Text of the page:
June 23, 2009
Album review: Regina Spektor - 'Far' Regina Spektor Tickets
The surprisingly influential songwriter breaks out from ‘niceness’ – but only just
6 / 10
The role of the older sibling is vastly underestimated as a musical Castrol GTX in the engine of culture. Shaping youthful taste with deftly-chosen lendings, the sisters and brothers of this world help us forge our musical identities before we’re exposed to the world’s cruel fads. Well, apart from mine, who was into Bon Jovi.
Regina Spektor, though, has been an unacknowledged big sis influence on the sound of many young female artists. You can hear her early work in Florence’s jazzy bellow, in Peggy Sue’s raw-hearted confessions and in Kate Nash’s vocal quirks and proud femininity.
But with her signing to Sire for 2006’s US Top 20 ‘Begin To Hope’ and its overdone production, it seemed Regina’s energies were waning. A swift comparison between the biblical love song ‘Samson’ on second album ‘Songs’ and the reworked version on ‘Begin…’ did not suggest an artist travelling in the right direction. ‘Far’ goes some distance to halt a slide into mere radio-friendly pleasantness, though.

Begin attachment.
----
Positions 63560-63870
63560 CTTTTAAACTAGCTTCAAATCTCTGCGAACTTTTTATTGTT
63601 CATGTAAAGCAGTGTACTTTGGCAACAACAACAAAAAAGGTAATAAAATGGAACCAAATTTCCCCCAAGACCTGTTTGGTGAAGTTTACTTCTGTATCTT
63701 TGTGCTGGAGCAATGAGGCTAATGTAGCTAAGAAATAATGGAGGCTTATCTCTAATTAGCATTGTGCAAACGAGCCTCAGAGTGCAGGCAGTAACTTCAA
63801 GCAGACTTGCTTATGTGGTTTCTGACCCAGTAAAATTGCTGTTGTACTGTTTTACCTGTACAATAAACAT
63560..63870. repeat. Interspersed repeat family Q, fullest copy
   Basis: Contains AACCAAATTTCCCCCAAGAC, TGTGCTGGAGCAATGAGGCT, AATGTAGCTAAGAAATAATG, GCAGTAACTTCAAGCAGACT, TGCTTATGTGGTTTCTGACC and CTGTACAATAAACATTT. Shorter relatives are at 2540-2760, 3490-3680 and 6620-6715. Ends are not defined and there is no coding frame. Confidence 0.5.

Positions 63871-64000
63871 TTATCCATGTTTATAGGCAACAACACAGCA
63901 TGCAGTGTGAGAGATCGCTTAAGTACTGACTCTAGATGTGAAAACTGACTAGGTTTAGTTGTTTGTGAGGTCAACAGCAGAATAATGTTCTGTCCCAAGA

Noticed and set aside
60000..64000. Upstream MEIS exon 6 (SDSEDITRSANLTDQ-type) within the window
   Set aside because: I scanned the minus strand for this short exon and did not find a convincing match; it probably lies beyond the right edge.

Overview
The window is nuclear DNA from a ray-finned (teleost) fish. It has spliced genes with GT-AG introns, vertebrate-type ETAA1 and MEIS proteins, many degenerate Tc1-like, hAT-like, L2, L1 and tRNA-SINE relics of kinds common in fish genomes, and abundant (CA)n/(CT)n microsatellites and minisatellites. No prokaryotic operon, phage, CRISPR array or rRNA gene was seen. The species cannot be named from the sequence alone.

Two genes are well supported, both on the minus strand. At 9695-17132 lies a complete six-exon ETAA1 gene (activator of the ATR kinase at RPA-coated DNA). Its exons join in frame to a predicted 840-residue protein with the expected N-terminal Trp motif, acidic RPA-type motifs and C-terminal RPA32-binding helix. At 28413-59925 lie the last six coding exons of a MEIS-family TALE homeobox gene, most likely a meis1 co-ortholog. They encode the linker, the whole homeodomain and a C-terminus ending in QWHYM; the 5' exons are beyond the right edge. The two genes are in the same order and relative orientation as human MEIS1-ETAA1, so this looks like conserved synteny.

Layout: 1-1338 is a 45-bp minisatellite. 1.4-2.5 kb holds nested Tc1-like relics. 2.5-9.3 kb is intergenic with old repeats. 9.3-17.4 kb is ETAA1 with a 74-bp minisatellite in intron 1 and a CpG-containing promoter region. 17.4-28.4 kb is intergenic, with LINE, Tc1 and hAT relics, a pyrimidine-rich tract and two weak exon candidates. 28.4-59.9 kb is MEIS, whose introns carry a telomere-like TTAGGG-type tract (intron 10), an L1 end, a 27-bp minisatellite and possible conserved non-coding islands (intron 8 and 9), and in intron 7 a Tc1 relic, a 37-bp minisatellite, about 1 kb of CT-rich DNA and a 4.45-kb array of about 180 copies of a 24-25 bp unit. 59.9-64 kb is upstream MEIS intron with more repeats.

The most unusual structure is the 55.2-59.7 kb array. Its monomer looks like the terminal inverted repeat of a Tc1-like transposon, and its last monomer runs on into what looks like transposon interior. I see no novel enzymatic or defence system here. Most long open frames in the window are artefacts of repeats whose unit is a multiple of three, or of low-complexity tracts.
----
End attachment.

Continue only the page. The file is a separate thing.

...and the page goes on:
The slightly skanking jaunt of opener ‘The Calculation’ may sound just... nice, but ‘Blue Lips’ and ‘Machine’ soon flash a brittler edge, with tense classical piano and sturm-und-drang Russian emotions a-flutter. ‘Laughing With’ flirts a little with the mawkish – you can’t help but feel “No-one laughs at God in a hospital… but God can be funny at a cocktail party” is the modern-day equivalent of Joan Osborne’s ‘One Of Us’ – but it’s saved by a strong melody. ‘Two Birds’ takes cutesy a step too far and the ‘dolphin’ impersonation on ‘Folding Chair’ is like an irritating toddler, but there’s always a darkness lurking under her affectations, putting her closer to classic singer-songwriters like Laura Nyro, Dory Previn or Joni Mitchell than the anti-folk brigade.
When it breaks into flight, ‘Far’ reaches as high as its title suggests: ‘Human Of The Year’ pairs a typically Spektorian conceit with a lush mid-section on which Spektor’s remarkable, gutsy voice vaults to the rafters of heartbreak. It’s ‘Dance Anthem Of The 80s’, with its sick-naïve look at lust and alienation “in the meat market down the street” and stark vignette ‘Wallet’, though, that really break out the strange energies of old.
Nice to have you back, sis. Can I borrow your new jumper?
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